Six-Word Memoirs: Where Do You Give?
According to literary legend, Ernest Hemingway was challenged to write a story using only six words. He did it: “For sale: baby shoes, never worn.” The six-word story is a challenge in clarity and brevity, in which we’re asked to distill what are complicated emotions and events into that which is seemingly basic, but powerful. SMITH Magazine has published various books of 6 Word Memoirs, and recently teamed up with the folks from Reboot to invite folks to write six-word memoirs of Jewish identity and life.
There are few topics more perplexing than money, how we use it, access it, think about it and distribute it. This week marks the launch of AJWS’s Where Do You Give? National Design Competition. Where Do You Give? seeks to raise the level of discourse around tzedakah in the American Jewish community and to explore the underlying questions that drive our decisions regarding where to give, to whom and why, and the design competition is aimed at reimagining, literally, the traditional tzedakah box.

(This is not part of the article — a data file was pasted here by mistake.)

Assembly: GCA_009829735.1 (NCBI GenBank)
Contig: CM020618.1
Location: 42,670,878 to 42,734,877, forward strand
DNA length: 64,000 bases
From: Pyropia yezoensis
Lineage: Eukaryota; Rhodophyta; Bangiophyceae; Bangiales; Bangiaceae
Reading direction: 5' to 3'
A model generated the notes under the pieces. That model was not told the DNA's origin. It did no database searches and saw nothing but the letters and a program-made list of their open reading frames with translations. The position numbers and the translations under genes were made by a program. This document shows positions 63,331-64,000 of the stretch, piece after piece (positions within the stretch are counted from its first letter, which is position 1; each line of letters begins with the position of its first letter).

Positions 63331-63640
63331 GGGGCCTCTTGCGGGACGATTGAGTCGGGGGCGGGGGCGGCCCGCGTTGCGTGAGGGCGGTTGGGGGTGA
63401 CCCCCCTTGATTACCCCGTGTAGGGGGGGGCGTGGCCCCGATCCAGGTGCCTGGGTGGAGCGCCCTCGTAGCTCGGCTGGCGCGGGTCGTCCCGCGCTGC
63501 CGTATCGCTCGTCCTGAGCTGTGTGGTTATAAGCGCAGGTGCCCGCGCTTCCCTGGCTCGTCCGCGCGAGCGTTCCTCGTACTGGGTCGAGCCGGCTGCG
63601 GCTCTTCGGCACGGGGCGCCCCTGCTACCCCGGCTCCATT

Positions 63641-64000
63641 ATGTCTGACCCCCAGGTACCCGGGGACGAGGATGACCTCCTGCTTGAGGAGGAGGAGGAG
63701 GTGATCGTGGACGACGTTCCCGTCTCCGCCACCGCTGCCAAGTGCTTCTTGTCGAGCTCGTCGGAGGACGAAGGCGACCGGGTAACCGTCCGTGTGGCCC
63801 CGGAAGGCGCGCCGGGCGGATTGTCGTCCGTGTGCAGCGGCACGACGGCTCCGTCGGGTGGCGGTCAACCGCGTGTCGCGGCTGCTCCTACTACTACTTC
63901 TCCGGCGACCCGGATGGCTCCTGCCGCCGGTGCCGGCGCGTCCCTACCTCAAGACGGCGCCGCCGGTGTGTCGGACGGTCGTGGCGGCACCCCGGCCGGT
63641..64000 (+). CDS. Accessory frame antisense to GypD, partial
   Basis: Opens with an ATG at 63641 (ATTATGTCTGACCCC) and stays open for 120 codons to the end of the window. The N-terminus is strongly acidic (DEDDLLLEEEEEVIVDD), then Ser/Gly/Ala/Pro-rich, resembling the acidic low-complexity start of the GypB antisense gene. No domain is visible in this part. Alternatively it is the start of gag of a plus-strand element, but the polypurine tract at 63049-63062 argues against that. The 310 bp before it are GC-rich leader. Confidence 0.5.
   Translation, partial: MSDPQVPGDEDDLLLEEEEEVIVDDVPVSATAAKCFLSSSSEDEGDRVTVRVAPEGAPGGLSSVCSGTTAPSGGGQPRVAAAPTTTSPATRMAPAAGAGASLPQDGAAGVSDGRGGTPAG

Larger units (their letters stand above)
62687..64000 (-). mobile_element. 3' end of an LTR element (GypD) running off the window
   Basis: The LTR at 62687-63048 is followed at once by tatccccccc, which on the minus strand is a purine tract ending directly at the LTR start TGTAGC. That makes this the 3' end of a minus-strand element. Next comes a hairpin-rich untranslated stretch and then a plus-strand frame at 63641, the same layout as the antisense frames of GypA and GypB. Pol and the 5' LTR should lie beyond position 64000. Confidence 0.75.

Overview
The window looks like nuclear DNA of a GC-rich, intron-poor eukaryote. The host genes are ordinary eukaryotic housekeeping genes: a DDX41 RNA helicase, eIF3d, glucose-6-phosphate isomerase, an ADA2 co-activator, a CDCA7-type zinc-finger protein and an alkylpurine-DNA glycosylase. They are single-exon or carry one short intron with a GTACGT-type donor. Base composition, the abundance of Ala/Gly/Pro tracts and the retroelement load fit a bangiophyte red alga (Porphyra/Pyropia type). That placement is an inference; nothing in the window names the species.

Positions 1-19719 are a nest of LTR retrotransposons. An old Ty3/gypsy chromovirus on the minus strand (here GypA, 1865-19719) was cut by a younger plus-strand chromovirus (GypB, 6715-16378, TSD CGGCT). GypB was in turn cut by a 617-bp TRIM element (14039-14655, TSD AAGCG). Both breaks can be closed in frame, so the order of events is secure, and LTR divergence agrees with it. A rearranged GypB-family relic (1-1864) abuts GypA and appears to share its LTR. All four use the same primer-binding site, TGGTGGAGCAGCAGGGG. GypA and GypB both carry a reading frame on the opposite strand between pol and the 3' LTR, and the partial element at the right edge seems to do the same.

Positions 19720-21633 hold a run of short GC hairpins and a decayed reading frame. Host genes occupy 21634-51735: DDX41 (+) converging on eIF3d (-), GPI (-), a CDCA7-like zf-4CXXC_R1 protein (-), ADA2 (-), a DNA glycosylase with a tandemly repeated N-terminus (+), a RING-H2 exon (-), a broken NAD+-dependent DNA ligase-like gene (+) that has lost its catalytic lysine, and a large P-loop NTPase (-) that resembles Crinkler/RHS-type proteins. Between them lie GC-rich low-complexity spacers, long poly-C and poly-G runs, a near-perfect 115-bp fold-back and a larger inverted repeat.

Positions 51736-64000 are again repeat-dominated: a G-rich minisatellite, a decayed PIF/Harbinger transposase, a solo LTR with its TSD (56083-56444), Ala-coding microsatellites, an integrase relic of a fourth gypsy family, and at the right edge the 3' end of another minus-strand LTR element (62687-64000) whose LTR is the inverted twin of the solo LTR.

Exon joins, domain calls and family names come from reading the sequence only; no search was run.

To kick off the competition, we asked some of our colleagues at AJWS to come up with their own six-word memoirs on Jewish giving. Without further ado:
So many obligations. Well, give anyway! –Sasha Feldstein
Better to give than to receive. –Erika Davis
No matter where I give: guilt. –Suzanne Lipkin
A giving Jew is a happy Jew. –Ilan Caplan
If only 1% would give 10%. –Sasha Feldstein
Got allowance. Saved, spent, gave tzedakah. –Lisa Exler
Tzedakah. Just do it, Torah says. –Erika Davis
Chosen people: choose your favorite charities! –Ilan Caplan
Value your money. Give some away. –Jessica Soria Korsunsky
End of December? Tzedakah spreadsheet time! –Lisa Exler
Where do I give? Dunno. Sorry. –Ilan Caplan
Put money where your mouth is. –Sasha Feldstein
All of those lattes add up. –Erika Davis
Grocery shopping; cans for food pantry. –Lisa Exler
Radical politics manifest in radical giving. –Chanel Dubofsky
Wanna be a philanthropist? You are. –Ilan Caplan
What’s your Six Word Memoir about Giving? Tell us below!
This article was originally posted at Pursue: Action for a Just World.